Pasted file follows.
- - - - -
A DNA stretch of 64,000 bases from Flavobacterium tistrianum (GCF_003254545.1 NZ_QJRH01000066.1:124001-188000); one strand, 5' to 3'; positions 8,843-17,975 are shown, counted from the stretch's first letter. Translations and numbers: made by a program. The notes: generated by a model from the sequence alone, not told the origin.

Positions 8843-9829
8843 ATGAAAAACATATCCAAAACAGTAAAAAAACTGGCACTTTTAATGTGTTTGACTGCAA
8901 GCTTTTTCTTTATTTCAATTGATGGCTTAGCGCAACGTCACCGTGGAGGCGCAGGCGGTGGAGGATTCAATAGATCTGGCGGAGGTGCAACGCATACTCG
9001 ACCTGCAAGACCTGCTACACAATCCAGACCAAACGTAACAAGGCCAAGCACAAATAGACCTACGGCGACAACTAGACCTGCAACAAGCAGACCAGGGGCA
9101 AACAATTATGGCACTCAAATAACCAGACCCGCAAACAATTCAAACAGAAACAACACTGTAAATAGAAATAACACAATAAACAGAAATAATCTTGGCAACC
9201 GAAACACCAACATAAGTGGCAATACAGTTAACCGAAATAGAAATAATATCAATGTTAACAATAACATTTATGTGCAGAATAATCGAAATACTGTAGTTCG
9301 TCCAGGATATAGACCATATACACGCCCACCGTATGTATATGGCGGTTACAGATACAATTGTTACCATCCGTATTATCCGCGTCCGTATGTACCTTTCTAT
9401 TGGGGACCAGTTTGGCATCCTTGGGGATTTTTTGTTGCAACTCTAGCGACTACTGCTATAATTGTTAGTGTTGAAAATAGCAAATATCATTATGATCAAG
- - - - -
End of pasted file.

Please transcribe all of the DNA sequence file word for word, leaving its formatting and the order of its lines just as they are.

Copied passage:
A DNA stretch of 64,000 bases from Flavobacterium tistrianum (GCF_003254545.1 NZ_QJRH01000066.1:124001-188000); one strand, 5' to 3'; positions 8,843-17,975 are shown, counted from the stretch's first letter. Translations and numbers: made by a program. The notes: generated by a model from the sequence alone, not told the origin.

Positions 8843-9829
8843 ATGAAAAACATATCCAAAACAGTAAAAAAACTGGCACTTTTAATGTGTTTGACTGCAA
8901 GCTTTTTCTTTATTTCAATTGATGGCTTAGCGCAACGTCACCGTGGAGGCGCAGGCGGTGGAGGATTCAATAGATCTGGCGGAGGTGCAACGCATACTCG
9001 ACCTGCAAGACCTGCTACACAATCCAGACCAAACGTAACAAGGCCAAGCACAAATAGACCTACGGCGACAACTAGACCTGCAACAAGCAGACCAGGGGCA
9101 AACAATTATGGCACTCAAATAACCAGACCCGCAAACAATTCAAACAGAAACAACACTGTAAATAGAAATAACACAATAAACAGAAATAATCTTGGCAACC
9201 GAAACACCAACATAAGTGGCAATACAGTTAACCGAAATAGAAATAATATCAATGTTAACAATAACATTTATGTGCAGAATAATCGAAATACTGTAGTTCG
9301 TCCAGGATATAGACCATATACACGCCCACCGTATGTATATGGCGGTTACAGATACAATTGTTACCATCCGTATTATCCGCGTCCGTATGTACCTTTCTAT
9401 TGGGGACCAGTTTGGCATCCTTGGGGATTTTTTGTTGCAACTCTAGCGACTACTGCTATAATTGTTAGTGTTGAAAATAGCAAATATCATTATGATCAAG